Gold Is Back
NEW YORK (TheStreet) -- As investors sought a safe haven from falling markets last week, the yield on the 10-year Treasury note (which moves in the opposite direction of the price) hit a record low going back to the 1950s, at 1.45% [Figure 1].
Fortunately for investors, as Treasuries became the most expensive they have ever been, another safe haven emerged last week that had been lost to investors seeking safety in recent years: precious metals.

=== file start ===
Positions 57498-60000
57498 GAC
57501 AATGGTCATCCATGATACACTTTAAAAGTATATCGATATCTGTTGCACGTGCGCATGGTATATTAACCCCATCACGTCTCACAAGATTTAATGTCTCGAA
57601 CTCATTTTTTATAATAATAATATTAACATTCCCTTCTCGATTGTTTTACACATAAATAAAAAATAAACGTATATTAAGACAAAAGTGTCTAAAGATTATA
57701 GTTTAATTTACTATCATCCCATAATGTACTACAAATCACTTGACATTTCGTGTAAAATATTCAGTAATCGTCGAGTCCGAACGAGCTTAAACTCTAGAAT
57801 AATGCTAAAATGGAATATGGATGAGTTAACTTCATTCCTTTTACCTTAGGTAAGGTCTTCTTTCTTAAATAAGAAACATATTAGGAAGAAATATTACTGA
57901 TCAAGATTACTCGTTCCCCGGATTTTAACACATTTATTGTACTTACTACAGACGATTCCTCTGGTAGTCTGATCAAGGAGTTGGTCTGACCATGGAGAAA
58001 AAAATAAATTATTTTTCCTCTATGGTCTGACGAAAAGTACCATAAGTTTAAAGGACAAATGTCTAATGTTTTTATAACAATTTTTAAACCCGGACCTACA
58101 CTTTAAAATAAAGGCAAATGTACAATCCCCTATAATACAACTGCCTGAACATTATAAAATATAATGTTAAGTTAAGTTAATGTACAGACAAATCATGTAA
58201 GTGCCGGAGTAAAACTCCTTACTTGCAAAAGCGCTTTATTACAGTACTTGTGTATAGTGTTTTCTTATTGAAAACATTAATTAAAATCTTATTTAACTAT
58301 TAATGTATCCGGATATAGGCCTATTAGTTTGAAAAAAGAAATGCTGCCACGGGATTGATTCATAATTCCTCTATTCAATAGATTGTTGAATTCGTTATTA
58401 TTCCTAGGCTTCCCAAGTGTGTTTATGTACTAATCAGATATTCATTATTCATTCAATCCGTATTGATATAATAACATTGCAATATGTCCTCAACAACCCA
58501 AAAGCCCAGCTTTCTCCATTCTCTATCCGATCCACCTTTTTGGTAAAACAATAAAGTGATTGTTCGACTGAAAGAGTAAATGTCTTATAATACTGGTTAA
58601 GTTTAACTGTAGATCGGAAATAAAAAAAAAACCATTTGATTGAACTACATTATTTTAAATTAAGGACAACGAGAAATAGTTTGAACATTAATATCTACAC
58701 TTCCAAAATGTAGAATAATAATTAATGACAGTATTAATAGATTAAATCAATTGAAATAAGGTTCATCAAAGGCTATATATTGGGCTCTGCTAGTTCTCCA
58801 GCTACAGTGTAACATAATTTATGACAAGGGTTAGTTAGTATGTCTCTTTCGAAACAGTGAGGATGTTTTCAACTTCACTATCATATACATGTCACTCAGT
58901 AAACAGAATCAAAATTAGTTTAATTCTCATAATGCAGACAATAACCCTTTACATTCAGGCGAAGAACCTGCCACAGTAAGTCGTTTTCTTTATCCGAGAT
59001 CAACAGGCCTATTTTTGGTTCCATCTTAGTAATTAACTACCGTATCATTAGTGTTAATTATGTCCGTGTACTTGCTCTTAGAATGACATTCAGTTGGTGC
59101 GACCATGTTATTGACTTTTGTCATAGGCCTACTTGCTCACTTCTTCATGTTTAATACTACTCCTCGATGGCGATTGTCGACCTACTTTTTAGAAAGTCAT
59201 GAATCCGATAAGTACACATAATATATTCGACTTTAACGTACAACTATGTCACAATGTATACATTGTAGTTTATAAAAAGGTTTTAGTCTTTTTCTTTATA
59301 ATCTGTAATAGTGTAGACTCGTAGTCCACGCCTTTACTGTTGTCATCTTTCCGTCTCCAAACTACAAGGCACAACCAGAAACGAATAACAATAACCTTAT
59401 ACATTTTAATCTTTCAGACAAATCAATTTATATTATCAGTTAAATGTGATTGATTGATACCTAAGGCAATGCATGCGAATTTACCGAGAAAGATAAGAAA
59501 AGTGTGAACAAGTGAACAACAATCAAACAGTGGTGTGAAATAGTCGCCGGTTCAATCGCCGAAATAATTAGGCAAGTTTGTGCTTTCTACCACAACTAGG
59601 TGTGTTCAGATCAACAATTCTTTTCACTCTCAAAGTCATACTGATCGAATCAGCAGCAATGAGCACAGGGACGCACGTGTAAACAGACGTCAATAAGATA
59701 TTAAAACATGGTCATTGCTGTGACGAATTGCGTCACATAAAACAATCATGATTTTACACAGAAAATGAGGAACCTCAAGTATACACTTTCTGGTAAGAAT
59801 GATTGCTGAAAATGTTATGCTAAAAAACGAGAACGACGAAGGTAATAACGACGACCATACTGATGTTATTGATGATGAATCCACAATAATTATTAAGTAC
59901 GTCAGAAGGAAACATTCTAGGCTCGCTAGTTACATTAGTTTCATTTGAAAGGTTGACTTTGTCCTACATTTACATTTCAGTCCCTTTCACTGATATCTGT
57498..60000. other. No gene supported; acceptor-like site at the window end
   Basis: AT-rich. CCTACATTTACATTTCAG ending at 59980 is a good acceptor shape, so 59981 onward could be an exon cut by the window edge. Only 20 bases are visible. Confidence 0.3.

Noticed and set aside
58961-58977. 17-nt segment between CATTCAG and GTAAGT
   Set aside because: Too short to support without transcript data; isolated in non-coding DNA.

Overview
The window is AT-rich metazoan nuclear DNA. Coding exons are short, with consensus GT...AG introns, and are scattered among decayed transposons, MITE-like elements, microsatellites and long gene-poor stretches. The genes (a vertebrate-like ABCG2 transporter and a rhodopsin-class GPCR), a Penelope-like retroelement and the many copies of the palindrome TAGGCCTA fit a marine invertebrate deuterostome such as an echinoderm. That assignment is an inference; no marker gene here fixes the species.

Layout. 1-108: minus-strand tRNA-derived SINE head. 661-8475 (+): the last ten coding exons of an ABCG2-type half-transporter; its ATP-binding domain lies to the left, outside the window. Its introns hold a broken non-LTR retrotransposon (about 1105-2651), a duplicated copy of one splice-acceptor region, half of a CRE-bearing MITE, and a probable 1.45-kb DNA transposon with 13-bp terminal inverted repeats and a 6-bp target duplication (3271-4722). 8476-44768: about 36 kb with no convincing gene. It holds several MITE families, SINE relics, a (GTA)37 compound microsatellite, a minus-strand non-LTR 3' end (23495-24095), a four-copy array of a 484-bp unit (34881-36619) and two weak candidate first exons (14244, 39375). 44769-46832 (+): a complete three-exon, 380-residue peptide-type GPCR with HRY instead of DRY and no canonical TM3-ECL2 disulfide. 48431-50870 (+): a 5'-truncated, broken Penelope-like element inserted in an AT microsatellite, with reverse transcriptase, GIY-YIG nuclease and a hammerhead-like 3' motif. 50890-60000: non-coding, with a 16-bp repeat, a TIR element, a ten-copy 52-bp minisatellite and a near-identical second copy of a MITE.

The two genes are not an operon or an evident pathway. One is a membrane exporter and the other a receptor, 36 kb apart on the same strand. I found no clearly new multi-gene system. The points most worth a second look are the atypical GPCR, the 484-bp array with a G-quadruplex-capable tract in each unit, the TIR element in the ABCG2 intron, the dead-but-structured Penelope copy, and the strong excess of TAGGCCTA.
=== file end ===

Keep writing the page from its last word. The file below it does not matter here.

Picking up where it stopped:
While historically acting as a refuge for investors during stormy markets, gold prices have been driven by multiple factors including the demand from China and India in recent years. This has resulted in a departure from gold's former role as a defensive investment. Gold has tracked the ebb and flow of global growth, especially growth in Asia, in recent years. For example, gold plunged 30% from mid-March to mid-November of 2008 (according to Bloomberg data), as the global financial crisis emerged, offering investors little safety from the similar decline in the stock market. Furthermore, this year gold prices tracked the slowdown in China's economic growth, moving down in lockstep with China's Leading Economic Index as key data releases reflected slowing growth and missed economists' estimates. But that behavior changed last week as gold prices rose despite weak global economic data, including data from China that pushed bond yields lower (and prices higher), as you can see in Figure 2. The release on Friday, June 1, of China's PMI, a widely-watched manufacturing gauge for China, was surprisingly weak and registered a sharp pullback to 50, the threshold between a growing and shrinking manufacturing economy in China. Investors began to look at gold as a safe haven again rather than a barometer of global or Asian economic growth. Gold had fallen 19% from early September of last year until mid-May 2012 as the price in dollars per troy ounce fell from 1900 to 1540, nearly making it a bear market for the precious metal. Since May 16, 2012 gold is up 5.5% with most of that gain, 4 percentage points, coming on Friday, June 1 as stocks, as measured by the Standard & Poor's 500, fell 2.5%.
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